The Beauties of England and Wales, Or, Delineations, Topographical, Historical, and Descriptive, of Each County, Volume 3

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Page 382 - And through his airy hall the loud misrule Of driving tempest is for ever heard. Here the grim tyrant meditates his wrath ; Here arms his winds with all-subduing frost ; Moulds his fierce hail, and treasures up his snows, 900 With which he now oppresses half the globe.
Page 482 - There is no instance of a man before Gibbons who gave to wood the loose and airy lightness of flowers, and chained together the various productions of the elements with a free disorder natural to each species.
Page 64 - Tracing the lofty barrier with my eye From base to summit ; such delight I found To note in shrub and tree, in stone and flower, That intermixture of delicious hues, Along so vast a surface, all at once, In one impression, by connecting force Of their own beauty, imaged in the heart. When I had gazed perhaps two minutes' space, Joanna, looking in my eyes, beheld That ravishment of mine, and laughed aloud.
Page 257 - I received your letter with indignation, and with scorn I return you this answer : that I cannot but wonder whence you should gather any hopes from me, that I should (like you) prove treacherous to my Sovereign ; since you cannot be insensible of my former actings in his late Majesty's service ; from which principle of loyalty I am no way departed.
Page 257 - I scorn your proffers. I disdain your favor. I abhor your treason ; and am so far from delivering up this island to your advantage, that I will keep it, to the utmost of my power, to your destruction. Take this for your final answer ; and forbear any further solicitations. For, if you trouble me with any more messages on this occasion, I will burn the paper and hang the bearer.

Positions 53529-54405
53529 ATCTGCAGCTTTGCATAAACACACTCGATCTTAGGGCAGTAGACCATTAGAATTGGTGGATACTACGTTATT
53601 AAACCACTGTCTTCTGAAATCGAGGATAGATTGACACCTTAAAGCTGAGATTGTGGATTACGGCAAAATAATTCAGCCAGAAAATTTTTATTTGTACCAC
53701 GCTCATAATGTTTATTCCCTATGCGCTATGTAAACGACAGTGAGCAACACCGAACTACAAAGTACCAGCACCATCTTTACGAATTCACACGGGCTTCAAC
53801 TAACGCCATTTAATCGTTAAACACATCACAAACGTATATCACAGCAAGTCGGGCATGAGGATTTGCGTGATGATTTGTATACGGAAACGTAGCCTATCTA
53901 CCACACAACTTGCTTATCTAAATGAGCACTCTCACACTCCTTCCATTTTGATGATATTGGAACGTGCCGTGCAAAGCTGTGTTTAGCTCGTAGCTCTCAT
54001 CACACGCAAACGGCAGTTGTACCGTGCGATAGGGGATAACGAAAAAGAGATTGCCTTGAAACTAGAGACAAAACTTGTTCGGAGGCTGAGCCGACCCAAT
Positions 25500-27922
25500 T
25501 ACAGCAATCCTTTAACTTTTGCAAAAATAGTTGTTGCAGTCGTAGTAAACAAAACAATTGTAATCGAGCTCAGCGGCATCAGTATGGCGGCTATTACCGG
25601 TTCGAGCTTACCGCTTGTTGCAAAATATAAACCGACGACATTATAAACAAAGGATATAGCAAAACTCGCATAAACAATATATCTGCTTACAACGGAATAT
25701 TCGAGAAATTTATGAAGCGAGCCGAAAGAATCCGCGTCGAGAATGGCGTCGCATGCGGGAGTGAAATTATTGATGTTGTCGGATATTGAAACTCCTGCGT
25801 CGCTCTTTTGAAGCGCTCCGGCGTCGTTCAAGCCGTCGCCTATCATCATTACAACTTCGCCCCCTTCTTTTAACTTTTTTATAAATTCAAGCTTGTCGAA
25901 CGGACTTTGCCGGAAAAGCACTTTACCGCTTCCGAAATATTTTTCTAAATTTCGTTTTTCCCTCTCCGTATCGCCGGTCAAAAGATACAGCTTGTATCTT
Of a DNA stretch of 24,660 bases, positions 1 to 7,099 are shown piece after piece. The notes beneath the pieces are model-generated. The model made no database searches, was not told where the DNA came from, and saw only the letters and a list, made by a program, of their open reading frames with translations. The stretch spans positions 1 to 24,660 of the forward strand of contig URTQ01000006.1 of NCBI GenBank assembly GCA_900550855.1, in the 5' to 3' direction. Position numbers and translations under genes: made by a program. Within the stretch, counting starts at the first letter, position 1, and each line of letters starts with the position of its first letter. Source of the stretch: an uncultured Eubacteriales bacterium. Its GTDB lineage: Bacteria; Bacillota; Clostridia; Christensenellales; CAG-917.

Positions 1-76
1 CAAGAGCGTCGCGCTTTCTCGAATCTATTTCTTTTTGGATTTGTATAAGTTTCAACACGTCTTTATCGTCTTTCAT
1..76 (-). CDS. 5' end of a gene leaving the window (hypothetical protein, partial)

Page 273 - I can,' replied our adventurer ; ' be so kind, therefore, as to direct me how to accomplish my design, for I see no passage but that dark cavern through which I came.' The servant told him he must go through that house, and accordingly led him through a long entry and out at a back door. He then walked a considerable way...
Page 104 - ... of the plain. Some of the inhabitants, through the terror of the night, could plainly discover it advancing like a moving hill. This was in fact the case; for the gush of mud carried before it through the first two or three hundred yards of its course, a part of the breast-work ; which, though low, was yet several feet in perpendicular height; but it soon deposited this solid mass, and became a heavy fluid. One house after another, it spread round, filled, and crushed into ruin ; just giving...
Page 60 - Broken," observes M. Haue, from whose diary this account is transcribed, " for the thirtieth time, I was at length so fortunate as to have the pleasure of seeing this phenomenon. The sun rose about four o'clock, and the atmosphere being quite serene towards the east, his rays could pass .without any obstruction over the Heinrichshohe : In the southwest, however, towards Achtermannshohe, a brisk west wind carried before it thin transparent vapours.
Page 64 - I had gazed perhaps two minutes' space, Joanna, looking in my eyes, beheld That ravishment of mine, and laughed aloud. The rock, like something starting from a sleep, Took up the Lady's voice, and laughed again : That ancient Woman seated on Helm-crag Was ready with her cavern ; Hammar-Scar, And the tall Steep of Silver-How sent forth A noise of laughter ; southern Loughrigg heard, And Fairfield answered with a mountain tone : Helvellyn far into the clear blue sky Carried the Lady's voice...
Page 504 - Where Derwent guides his dusky floods, Through vaulted mountains, and a night of woods, The nymph Gossypia treads the velvet sod, And warms with rosy smiles the watery god...

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